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Spiritual Sustenance After Marathon Massacre: Free Admission Today at Two Boston Museums


Boston Institute of Contemporary Art
Photo by Lee Rosenbaum

The Boston Museum of Fine Arts this morning added the missing ingredient (which I had been hoping for) to last night’s message regarding its role as refuge for traumatized Bostonians.

This just in from the BMFA:

In response to the tragic events at yesterday’s Boston Marathon, general admission to the Museum of Fine Arts, Boston (MFA), will be free to the public [emphasis added] today, Tuesday, Apr. 16.  The Museum’s galleries and special exhibitions will be open for visitors who wish to find a place of respite during this painful time for our community.  Drop-in programs, including art-making activities, tours, and story hours for families and children, will also be available.

“Our entire community was affected by yesterday’s tragedy,” said Malcolm Rogers, Ann and Graham Gund Director. “We hope by opening the Museum’s doors and offering free admission we will be a place of comfort, refuge, and peace.”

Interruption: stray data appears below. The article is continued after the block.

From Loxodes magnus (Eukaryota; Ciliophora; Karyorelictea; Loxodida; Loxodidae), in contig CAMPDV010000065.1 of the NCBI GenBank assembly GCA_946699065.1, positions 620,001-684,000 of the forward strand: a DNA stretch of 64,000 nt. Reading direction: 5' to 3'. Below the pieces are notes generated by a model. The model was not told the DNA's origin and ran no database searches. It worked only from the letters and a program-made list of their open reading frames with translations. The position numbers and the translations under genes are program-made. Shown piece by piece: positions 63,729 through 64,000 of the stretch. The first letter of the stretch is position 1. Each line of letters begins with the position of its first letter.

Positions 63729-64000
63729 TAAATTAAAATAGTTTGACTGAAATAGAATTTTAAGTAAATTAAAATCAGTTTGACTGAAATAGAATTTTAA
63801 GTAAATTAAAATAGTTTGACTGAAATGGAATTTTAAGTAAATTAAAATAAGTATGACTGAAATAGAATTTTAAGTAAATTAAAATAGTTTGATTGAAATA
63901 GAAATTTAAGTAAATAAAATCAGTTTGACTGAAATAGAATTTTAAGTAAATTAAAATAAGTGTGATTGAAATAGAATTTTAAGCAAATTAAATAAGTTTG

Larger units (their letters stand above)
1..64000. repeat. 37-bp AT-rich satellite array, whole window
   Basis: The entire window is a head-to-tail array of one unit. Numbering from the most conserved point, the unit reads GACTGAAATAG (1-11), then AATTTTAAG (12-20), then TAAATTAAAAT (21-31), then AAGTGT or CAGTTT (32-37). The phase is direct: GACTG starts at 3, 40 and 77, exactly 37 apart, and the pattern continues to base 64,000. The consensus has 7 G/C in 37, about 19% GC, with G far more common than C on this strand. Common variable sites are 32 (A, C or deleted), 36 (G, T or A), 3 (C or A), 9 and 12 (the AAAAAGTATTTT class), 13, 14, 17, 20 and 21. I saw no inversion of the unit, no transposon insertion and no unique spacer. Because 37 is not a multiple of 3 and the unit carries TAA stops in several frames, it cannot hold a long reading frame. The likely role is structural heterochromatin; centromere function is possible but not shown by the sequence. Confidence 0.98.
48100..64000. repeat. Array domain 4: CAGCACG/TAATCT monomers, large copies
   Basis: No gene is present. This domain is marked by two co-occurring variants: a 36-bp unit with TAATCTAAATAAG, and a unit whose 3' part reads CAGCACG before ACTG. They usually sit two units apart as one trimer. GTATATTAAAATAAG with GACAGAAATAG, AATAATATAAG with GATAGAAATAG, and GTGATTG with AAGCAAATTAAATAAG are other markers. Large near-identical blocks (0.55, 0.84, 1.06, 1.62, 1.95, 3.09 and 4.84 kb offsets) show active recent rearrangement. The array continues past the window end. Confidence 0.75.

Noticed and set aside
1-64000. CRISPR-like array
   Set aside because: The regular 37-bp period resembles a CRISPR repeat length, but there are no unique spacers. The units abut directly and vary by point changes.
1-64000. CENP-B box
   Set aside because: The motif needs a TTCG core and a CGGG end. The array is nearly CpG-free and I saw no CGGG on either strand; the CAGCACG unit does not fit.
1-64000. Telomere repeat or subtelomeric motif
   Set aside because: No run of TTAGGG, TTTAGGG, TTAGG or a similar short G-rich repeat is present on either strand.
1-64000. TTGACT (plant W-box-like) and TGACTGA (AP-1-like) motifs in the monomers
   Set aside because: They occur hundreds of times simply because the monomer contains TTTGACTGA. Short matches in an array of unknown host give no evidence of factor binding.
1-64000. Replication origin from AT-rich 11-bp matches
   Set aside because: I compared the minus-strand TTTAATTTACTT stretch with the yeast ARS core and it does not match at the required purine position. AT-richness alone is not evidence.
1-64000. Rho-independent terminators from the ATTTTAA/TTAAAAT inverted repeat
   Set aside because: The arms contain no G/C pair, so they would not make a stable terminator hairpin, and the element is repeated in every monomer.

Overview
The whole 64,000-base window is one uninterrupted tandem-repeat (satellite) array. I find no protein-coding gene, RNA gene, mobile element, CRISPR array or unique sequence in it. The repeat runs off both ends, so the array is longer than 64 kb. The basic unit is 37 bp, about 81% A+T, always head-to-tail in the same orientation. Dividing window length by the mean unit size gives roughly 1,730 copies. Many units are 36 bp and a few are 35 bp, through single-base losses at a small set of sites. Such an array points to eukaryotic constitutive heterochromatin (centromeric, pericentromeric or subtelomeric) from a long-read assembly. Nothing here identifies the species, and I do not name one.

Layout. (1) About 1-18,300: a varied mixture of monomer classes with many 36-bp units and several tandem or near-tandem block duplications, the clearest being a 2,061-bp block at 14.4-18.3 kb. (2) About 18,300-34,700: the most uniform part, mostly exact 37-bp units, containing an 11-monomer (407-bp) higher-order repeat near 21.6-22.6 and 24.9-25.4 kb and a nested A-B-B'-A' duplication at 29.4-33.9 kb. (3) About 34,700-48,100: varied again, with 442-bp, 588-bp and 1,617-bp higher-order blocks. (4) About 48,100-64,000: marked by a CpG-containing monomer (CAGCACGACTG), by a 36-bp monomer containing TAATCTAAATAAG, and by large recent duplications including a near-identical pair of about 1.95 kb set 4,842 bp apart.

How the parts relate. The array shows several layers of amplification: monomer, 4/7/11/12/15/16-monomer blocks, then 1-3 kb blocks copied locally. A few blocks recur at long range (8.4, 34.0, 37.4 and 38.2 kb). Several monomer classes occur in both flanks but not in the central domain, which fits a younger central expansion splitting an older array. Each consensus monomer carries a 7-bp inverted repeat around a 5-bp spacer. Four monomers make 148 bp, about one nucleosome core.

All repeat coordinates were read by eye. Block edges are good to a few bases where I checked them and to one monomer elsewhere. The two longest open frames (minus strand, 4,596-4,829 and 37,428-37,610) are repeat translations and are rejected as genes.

And this message hit my inbox this morning from the Boston Institute of Contemporary Art (in response to the queries that I sent yesterday to the both the MFA and ICA):

We are deeply saddened by the tragic events that occurred yesterday during the Boston Marathon and our thoughts go out to the runners, friends, families, first responders, and all those impacted.

The ICA is open today. In an embrace of our Boston community and all those who seek solace in wake of yesterday’s tragedy, museum admission is free [emphasis added] for all visitors today. Our free school vacation week activities will continue as scheduled. Heightened security measures are in place to ensure the safety of our visitors and staff. As always, we hope the museum will offer a place of community and reflection.

I am never much moved by art museums’ unconvincing arguments and dubious statistical surveys regarding their financial benefits to their local economies. It’s their intrinsic benefits to their communities—the intellectual, emotional and spiritual sustenance that Boston museums are forefronting today—that most impress me and that should be the driver motivating robust public and private support for museums, both now and in the future.

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